Collateral Damage –  

Sep. 30, 2020 – The study authors behind the model projected mortality risks based off of behaviors like frequency of injection use and risky practices, like equipment sharing and skin hygiene.

Twenty-year-olds classified as “males” who inject once or more per day and practice risky injection techniques are at the greatest risk of dying from infective endocarditis, facing a more-than 53 percent chance of death by 2030. Those who inject less than once per day, even while practicing risky techniques, face a somewhat lower mortality probability of 44 percent. Decreasing injection frequency also reduces mortal risk for similarly positioned people classified as “females.”

“Until recently, injection-related infections were not as common as HIV, hepatitis C, and overdose. But then fentanyl hit the drug market. And polysubstance injection use became more common. Both of these lead to increased injection frequency,” said Barocas. “That, coupled with an inadequate supply of sterile injection equipment, increases the risk of bacterial infections like endocarditis. We’re seeing more people without access to sterile equipment who are injecting more frequently—a perfect storm for bacterial infections.”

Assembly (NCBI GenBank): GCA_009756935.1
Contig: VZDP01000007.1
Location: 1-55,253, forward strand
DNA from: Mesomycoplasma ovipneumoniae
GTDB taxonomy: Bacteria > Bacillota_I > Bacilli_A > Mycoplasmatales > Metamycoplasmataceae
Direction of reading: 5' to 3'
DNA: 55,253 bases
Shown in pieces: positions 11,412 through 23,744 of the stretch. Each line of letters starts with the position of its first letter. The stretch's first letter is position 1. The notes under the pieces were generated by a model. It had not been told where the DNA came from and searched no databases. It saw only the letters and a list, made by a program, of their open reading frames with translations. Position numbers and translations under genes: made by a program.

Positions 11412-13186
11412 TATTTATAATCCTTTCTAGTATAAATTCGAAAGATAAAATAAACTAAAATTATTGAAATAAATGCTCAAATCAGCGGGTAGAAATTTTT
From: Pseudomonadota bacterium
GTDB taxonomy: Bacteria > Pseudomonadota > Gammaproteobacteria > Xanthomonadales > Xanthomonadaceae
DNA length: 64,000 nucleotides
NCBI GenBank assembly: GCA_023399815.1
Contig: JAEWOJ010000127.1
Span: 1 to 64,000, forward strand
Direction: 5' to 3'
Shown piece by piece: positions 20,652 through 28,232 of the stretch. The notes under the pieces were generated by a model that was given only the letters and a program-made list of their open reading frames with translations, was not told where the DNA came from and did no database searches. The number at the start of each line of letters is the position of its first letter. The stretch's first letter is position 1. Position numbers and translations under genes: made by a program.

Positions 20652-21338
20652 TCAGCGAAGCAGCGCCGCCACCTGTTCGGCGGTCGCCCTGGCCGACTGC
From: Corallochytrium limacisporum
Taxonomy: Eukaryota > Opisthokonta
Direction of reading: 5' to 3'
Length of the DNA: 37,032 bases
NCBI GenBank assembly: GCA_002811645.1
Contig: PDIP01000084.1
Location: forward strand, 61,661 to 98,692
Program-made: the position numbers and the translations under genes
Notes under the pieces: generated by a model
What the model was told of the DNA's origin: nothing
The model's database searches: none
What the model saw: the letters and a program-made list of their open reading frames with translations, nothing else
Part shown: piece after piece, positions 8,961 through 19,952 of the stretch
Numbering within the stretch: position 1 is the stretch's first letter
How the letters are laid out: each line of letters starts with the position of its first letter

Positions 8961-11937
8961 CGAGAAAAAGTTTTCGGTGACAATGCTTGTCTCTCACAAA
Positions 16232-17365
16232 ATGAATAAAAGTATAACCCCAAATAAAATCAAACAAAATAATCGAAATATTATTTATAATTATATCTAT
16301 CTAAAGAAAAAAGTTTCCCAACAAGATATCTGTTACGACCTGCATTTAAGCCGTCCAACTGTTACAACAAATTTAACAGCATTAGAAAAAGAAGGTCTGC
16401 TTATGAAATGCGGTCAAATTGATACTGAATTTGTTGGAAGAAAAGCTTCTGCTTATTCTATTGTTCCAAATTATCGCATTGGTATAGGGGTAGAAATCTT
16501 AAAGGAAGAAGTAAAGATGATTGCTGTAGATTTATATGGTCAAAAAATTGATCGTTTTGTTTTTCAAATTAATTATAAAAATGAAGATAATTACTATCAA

Overdose tends to be seen by the public and politicians as the dire mortal health crisis facing people who inject opioids. As the study authors predict, almost one-third of the subpopulation overall face a 10-year mortality projection from overdose, compared to 20 percent for infective endocarditis.

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